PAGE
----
When the Montreal Canadiens’ Serge Savard became the first NHL defenceman to win the Conn Smythe Trophy as most valuable player of the Stanley Cup playoffs in 1969, he remembers being given two options to commemorate the honour.
He could accept a plaque declaring him the award’s winner. Or he could order a custom-built miniature version of the grand trophy, a gleaming replica of iconic Maple Leaf Gardens. There was a catch, of course, and it spoke to the way players were once treated by tight-fisted NHL owners. The plaque was free. But the replica trophy would cost the playoff MVP $1,500. Considering Savard, at the time, was earning $14,500 as a second-year defenceman, it was a particularly hefty sum.
“Ten per cent of my salary,” he said in a recent interview.
If the same policy applied today, by way of comparison — if the Conn Smythe Trophy would have cost its most recent recipient, Victor Hedman, about 10 per cent of his salary — the 2020 price tag for the trophy would have been $787,500.
“I said, ‘Give me the plaque,’ ” Savard said. “That’s the way it was. There was no money then. There were no sponsors. There were no ads on the boards or anywhere. You had to be smart.”
Over his Hall of Fame career as a player, Savard, now 74, was the model of the street-smart pro. Best known as one of Montreal’s famed Big Three defencemen, alongside Larry Robinson and Guy Lapointe, he won eight Stanley Cups as a player. As a member of Canada’s victorious Summit Series team in 1972, he was a linchpin presence. Though he played in just five of the eight games due to injury, Canada never lost with him in the lineup, winning four and tying one. And as the general manager in charge of the Montreal teams that won the Stanley Cup in 1986 and 1993, his reign as the last executive to repatriate Lord Stanley’s mug to Canada hasn’t found itself under serious threat often enough.
Still, in a lot of ways, even reeling off that impressive resumé doesn’t quite do justice to his stature in his home province. You come to realize this turning the pages of Savard’s memoir “Serge Savard: Forever Canadien,” newly translated to English by journalist Phillippe Cantin. When he was growing up in tiny Abitibi, Que., the living-room walls of the Savard family home were adorned with pictures of three powerful men: the pope, the premier and Rocket Richard. Religion, politics and hockey. In his book Savard calls it “the other Holy Trinity” of Quebec life. Certainly all three often found themselves intertwined. On the day in 1995 when Savard was fired as Canadiens GM along with coach Jacques Demers, Quebec Premier Jacques Parizeau proclaimed the bloodletting “a cataclysm.” Former premier Robert Bourassa called Savard at home to commiserate.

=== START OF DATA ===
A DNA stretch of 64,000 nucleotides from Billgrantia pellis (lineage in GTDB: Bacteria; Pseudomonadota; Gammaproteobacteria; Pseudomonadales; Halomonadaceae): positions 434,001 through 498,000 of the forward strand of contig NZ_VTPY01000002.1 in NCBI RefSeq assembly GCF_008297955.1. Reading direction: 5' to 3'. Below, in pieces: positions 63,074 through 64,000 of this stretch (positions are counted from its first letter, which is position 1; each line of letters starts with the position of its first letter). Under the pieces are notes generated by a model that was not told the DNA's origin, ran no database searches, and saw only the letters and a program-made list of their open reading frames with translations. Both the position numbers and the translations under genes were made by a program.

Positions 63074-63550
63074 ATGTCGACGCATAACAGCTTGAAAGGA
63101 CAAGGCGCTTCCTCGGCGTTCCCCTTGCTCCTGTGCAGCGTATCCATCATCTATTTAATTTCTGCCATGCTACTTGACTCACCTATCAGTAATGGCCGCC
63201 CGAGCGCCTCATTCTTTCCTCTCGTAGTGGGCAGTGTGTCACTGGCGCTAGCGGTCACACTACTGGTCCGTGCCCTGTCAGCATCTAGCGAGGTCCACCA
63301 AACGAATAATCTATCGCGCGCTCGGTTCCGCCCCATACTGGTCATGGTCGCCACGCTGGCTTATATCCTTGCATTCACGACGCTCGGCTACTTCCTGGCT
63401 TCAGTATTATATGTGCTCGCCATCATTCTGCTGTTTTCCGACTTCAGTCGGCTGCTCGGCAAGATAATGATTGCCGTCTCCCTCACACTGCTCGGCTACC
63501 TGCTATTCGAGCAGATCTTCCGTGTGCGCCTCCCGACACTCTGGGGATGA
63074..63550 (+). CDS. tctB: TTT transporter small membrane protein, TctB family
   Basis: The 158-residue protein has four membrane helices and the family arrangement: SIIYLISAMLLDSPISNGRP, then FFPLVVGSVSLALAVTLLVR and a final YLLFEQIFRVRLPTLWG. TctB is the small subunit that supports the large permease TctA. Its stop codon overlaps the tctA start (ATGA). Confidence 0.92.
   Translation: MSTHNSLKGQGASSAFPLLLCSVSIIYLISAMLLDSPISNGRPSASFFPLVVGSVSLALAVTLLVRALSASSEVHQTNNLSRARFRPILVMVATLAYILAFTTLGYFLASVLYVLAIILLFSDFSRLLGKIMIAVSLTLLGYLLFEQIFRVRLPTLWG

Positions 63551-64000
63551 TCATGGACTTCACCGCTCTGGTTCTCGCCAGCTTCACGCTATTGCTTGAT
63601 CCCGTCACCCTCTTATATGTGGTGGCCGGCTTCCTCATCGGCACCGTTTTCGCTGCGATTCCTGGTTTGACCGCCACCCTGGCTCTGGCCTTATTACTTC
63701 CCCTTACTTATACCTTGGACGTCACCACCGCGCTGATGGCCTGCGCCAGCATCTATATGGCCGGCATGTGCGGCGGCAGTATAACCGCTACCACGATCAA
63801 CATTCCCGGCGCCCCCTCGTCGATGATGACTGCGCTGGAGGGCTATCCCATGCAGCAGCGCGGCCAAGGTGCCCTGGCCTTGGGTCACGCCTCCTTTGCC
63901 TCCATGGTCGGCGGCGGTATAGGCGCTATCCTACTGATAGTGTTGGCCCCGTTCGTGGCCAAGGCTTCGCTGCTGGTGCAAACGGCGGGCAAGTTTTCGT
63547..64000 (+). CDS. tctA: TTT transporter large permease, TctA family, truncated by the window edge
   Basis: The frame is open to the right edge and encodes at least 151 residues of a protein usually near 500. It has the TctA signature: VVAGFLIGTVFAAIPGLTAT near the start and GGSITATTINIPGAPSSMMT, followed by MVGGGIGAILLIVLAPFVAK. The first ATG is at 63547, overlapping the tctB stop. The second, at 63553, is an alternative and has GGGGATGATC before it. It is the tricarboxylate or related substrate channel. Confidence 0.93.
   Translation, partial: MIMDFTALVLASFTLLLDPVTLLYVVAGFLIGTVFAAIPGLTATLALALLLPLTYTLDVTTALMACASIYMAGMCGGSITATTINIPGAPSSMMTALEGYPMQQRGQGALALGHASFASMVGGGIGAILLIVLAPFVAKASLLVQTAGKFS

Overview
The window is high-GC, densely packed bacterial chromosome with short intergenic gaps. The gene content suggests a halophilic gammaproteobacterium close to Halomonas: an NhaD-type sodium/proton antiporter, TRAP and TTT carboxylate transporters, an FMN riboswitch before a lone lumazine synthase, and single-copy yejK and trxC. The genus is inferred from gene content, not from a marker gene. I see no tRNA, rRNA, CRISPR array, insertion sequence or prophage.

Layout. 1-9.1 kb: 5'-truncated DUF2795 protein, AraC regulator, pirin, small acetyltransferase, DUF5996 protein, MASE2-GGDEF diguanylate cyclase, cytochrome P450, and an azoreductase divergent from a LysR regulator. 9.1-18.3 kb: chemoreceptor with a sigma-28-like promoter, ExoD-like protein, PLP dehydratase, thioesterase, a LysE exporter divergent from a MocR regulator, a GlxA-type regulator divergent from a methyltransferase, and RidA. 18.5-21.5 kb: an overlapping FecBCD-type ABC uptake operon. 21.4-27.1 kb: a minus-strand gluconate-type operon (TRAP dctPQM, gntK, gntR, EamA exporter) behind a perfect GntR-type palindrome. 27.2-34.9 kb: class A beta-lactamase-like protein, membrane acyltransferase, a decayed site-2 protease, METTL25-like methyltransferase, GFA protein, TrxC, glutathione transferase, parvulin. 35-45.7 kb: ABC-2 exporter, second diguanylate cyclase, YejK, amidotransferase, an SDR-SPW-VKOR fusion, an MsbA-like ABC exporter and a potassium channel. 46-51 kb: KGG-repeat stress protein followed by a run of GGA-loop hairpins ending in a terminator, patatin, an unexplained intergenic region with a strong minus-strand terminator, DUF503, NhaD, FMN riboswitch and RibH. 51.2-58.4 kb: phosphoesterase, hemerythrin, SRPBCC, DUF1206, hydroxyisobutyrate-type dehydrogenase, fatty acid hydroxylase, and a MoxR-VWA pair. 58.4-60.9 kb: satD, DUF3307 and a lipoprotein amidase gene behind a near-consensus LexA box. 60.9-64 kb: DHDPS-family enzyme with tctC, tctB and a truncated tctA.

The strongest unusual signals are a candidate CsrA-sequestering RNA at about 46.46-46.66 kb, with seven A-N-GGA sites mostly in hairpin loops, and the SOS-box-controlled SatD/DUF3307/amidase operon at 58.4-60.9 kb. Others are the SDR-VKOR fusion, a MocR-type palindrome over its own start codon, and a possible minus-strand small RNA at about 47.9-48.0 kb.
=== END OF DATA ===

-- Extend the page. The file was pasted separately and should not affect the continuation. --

In other words, Savard has lived a more varied and rich existence than your typical shutdown defenceman. He parlayed his stature into a career as a successful businessman, building a real-estate portfolio, owning a newspaper and heading a group that once owned Montreal’s distinctive Chateau Champlain hotel.
And he’s certainly not shy about voicing his displeasure with the current management of the once-vaunted Canadiens. Though he hasn’t officially worked for the Canadiens since that fateful day in 1995, Savard was a member of the committee that hired current Canadiens GM Marc Bergevin in 2012, around which time, Savard recently told the Montreal Gazette, Canadiens owner Geoff Molson offered him a job that never materialized. Savard, while accusing the organization of forgetting its past, has cast Bergevin as ungrateful.
“I didn’t hire him, but I can tell you if I was against him, he would never have got that job,” he told the Gazette.
If Savard can come off as bitter, he’s had a history of finding himself on the right side of history. A flip through “Forever Canadien” suggests there are still ill feelings between Savard and the members of the 1970s Philadelphia Flyers, the Broad Street Bullies who won the Stanley Cup in 1974 and 1975, and whom the Canadiens defeated in 1976 to begin a string of four straight titles. As those ruffian Flyers were savaging the NHL, Savard was campaigning against the senselessness of such goonery when such pacifist views were far from a mainstream.